Press Release: IRAP Publishes Blueprint for Expanding Complementary Pathways for Refugees and Displaced People


November 20, 2020


Henrike Dessaules


(New York, NY) – During his campaign, President-elect Joe Biden promised to increase the number of refugees to be admitted to 125,000 and to work with Congress towards a minimum threshold of 95,000 each fiscal year. While these are important steps towards rebuilding the U.S. Refugee Admissions Program (USRAP), the need for safe resettlement is greater than ever and cannot be adequately addressed by these changes alone.

“The refugee program may take some time to rebuild, but the thousands of refugees who have already been waiting in limbo for years don’t have any more time,” said IRAP’s Executive Director, Becca Heller. “The new administration should make efforts on Day One to put programs in place that reunite families and protect those in danger. This will also help rebuild our international reputation and trust in our commitment to protect the most vulnerable.”

In a newly published report, “Expanding Complementary Pathways for Refugees and Displaced Persons: A Blueprint for the U.S. Government”, IRAP lays out comprehensively the multiple ways in which the incoming administration could address hurdles in existing pathways, as well as expand and pilot new programs, to bring displaced people to safety.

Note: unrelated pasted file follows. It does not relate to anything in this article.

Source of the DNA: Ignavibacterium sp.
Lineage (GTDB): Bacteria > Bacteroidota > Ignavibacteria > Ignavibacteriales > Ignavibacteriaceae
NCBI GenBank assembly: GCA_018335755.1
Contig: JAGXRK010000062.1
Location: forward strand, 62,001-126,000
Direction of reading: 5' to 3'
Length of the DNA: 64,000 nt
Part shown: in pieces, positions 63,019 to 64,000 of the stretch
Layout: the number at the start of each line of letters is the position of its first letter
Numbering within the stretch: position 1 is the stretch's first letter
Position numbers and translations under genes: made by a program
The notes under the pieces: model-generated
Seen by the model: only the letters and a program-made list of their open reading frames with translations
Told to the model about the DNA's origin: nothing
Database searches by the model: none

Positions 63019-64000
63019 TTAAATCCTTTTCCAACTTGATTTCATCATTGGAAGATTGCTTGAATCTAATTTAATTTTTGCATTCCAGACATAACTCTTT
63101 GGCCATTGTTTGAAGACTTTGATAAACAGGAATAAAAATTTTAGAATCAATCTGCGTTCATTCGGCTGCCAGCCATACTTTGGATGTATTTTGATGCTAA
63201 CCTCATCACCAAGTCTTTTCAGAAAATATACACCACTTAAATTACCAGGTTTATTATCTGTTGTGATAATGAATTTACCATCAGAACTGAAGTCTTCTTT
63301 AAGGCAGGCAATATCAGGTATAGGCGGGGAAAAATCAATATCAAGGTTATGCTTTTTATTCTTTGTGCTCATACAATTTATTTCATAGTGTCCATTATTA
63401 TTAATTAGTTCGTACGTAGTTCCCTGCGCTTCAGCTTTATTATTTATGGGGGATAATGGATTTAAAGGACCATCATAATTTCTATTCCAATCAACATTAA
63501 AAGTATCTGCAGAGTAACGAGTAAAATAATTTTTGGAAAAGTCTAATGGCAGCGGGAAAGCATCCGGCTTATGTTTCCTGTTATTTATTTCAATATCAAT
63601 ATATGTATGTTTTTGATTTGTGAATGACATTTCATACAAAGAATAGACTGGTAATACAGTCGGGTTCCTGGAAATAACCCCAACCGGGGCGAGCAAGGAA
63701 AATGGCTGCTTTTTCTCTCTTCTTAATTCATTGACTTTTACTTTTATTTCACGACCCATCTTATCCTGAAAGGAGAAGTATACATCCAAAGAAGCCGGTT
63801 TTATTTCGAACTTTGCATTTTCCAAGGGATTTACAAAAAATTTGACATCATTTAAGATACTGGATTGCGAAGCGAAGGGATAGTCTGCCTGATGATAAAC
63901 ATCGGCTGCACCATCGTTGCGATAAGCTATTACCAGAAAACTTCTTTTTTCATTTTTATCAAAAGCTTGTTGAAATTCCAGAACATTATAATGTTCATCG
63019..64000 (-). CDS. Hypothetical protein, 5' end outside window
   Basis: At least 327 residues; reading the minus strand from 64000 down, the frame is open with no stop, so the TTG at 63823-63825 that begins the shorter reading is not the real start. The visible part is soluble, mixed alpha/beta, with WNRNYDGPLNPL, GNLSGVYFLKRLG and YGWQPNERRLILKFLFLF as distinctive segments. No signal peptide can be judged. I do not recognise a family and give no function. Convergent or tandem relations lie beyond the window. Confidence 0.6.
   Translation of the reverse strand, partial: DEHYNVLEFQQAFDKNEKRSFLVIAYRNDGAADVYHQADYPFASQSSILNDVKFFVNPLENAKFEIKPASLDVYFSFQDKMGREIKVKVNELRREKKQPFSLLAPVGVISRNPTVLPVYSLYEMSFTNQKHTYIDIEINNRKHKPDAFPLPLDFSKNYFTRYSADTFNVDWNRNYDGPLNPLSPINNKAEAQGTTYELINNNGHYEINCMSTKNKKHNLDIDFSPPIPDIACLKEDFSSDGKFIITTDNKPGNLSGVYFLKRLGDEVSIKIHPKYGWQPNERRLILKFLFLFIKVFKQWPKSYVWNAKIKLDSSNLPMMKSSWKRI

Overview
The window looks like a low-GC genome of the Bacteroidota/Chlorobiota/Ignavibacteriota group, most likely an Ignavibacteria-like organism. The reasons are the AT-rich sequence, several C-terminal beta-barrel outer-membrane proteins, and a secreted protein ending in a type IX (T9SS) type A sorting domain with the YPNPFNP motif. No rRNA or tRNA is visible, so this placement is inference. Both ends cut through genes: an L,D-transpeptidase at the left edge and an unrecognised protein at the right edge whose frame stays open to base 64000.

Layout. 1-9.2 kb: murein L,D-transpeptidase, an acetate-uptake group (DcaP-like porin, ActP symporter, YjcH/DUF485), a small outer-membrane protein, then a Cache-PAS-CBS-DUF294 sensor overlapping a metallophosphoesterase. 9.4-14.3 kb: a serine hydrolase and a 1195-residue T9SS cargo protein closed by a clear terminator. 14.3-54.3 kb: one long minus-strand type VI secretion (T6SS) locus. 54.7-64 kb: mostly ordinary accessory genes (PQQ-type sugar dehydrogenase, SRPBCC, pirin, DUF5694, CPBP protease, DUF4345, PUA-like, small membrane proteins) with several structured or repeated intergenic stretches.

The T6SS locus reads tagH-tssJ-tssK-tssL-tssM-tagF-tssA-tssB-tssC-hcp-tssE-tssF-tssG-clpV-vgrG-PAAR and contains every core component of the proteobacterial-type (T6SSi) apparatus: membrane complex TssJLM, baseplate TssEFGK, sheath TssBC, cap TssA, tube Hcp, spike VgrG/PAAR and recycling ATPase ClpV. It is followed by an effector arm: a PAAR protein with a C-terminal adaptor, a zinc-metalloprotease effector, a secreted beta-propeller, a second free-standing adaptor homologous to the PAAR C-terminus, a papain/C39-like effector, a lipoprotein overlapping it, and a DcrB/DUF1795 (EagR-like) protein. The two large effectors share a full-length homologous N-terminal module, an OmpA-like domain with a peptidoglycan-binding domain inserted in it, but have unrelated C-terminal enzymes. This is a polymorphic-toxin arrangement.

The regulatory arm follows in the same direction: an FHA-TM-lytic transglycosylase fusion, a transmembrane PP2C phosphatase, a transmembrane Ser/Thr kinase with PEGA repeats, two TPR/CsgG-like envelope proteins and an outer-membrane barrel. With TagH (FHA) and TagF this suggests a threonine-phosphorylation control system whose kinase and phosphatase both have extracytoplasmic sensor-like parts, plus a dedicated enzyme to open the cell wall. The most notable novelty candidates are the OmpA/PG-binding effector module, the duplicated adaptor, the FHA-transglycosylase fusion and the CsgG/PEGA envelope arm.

The report is divided into six sections representing different avenues for resettlement in the United States that are or could be made available to refugees: family reunification, humanitarian parole, Special Immigrant Visas, private sponsorship, labor pathways, and education. Each section is followed by detailed recommendations for improving or implementing such programs. 

From the report: “The primary purpose of USRAP is to serve as a humanitarian program for the relocation of vulnerable refugees. The importance of accessible non-USRAP pathways for family reunification is amplified by the need to maintain USRAP ‘slots’ for vulnerable populations.… Most importantly, complementary pathways such as family reunification must be in addition to, not instead of, traditional resettlement avenues for vulnerable refugees.”

To download the report, “Expanding Complementary Pathways for Refugees and Displaced Persons: A Blueprint for the U.S. Government”, click here

To view the press release, click here.


Originally published by International Refugee Assistance Project: Source